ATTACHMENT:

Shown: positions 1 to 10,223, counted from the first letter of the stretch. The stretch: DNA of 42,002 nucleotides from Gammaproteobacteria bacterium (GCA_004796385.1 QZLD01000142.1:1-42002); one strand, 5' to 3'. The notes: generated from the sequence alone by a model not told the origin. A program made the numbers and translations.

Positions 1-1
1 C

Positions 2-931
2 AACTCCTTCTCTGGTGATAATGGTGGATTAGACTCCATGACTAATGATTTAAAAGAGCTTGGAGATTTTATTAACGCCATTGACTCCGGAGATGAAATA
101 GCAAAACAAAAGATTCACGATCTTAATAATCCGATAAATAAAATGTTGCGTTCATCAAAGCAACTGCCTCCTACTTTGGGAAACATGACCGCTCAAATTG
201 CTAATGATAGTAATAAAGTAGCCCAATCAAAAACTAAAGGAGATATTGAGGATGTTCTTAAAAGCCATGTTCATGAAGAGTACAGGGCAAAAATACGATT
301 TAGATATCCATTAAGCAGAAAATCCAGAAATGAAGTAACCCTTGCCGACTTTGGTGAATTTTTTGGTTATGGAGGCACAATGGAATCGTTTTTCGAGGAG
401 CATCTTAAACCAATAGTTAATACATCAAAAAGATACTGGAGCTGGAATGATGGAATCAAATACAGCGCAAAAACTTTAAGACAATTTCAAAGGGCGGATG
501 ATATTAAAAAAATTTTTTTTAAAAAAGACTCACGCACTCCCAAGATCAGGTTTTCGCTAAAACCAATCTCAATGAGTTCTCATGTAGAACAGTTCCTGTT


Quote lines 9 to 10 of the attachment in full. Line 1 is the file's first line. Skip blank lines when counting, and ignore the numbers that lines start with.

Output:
401 CATCTTAAACCAATAGTTAATACATCAAAAAGATACTGGAGCTGGAATGATGGAATCAAATACAGCGCAAAAACTTTAAGACAATTTCAAAGGGCGGATG
501 ATATTAAAAAAATTTTTTTTAAAAAAGACTCACGCACTCCCAAGATCAGGTTTTCGCTAAAACCAATCTCAATGAGTTCTCATGTAGAACAGTTCCTGTT